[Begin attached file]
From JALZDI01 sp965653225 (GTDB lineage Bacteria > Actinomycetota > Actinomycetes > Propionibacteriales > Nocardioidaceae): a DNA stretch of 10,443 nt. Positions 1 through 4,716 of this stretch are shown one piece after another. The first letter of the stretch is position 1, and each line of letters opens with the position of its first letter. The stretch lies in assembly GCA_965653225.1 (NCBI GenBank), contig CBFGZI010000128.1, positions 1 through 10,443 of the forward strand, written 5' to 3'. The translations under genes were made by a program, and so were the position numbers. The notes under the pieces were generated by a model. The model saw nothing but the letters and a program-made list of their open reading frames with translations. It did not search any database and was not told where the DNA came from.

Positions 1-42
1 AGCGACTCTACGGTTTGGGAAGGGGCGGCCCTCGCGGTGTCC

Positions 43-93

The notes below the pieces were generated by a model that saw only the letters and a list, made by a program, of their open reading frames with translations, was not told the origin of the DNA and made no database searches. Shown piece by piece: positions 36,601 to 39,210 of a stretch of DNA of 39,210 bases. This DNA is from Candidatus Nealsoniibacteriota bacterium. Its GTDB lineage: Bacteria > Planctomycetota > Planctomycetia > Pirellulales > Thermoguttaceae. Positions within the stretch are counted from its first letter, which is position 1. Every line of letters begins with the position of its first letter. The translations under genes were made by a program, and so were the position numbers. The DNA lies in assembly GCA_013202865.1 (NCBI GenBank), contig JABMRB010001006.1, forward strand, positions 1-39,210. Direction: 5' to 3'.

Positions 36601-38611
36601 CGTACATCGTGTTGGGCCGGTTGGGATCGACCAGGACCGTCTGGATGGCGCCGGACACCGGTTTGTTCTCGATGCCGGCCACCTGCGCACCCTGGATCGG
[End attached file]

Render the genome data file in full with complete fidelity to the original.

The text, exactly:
From JALZDI01 sp965653225 (GTDB lineage Bacteria > Actinomycetota > Actinomycetes > Propionibacteriales > Nocardioidaceae): a DNA stretch of 10,443 nt. Positions 1 through 4,716 of this stretch are shown one piece after another. The first letter of the stretch is position 1, and each line of letters opens with the position of its first letter. The stretch lies in assembly GCA_965653225.1 (NCBI GenBank), contig CBFGZI010000128.1, positions 1 through 10,443 of the forward strand, written 5' to 3'. The translations under genes were made by a program, and so were the position numbers. The notes under the pieces were generated by a model. The model saw nothing but the letters and a program-made list of their open reading frames with translations. It did not search any database and was not told where the DNA came from.

Positions 1-42
1 AGCGACTCTACGGTTTGGGAAGGGGCGGCCCTCGCGGTGTCC

Positions 43-93

The notes below the pieces were generated by a model that saw only the letters and a list, made by a program, of their open reading frames with translations, was not told the origin of the DNA and made no database searches. Shown piece by piece: positions 36,601 to 39,210 of a stretch of DNA of 39,210 bases. This DNA is from Candidatus Nealsoniibacteriota bacterium. Its GTDB lineage: Bacteria > Planctomycetota > Planctomycetia > Pirellulales > Thermoguttaceae. Positions within the stretch are counted from its first letter, which is position 1. Every line of letters begins with the position of its first letter. The translations under genes were made by a program, and so were the position numbers. The DNA lies in assembly GCA_013202865.1 (NCBI GenBank), contig JABMRB010001006.1, forward strand, positions 1-39,210. Direction: 5' to 3'.

Positions 36601-38611
36601 CGTACATCGTGTTGGGCCGGTTGGGATCGACCAGGACCGTCTGGATGGCGCCGGACACCGGTTTGTTCTCGATGCCGGCCACCTGCGCACCCTGGATCGG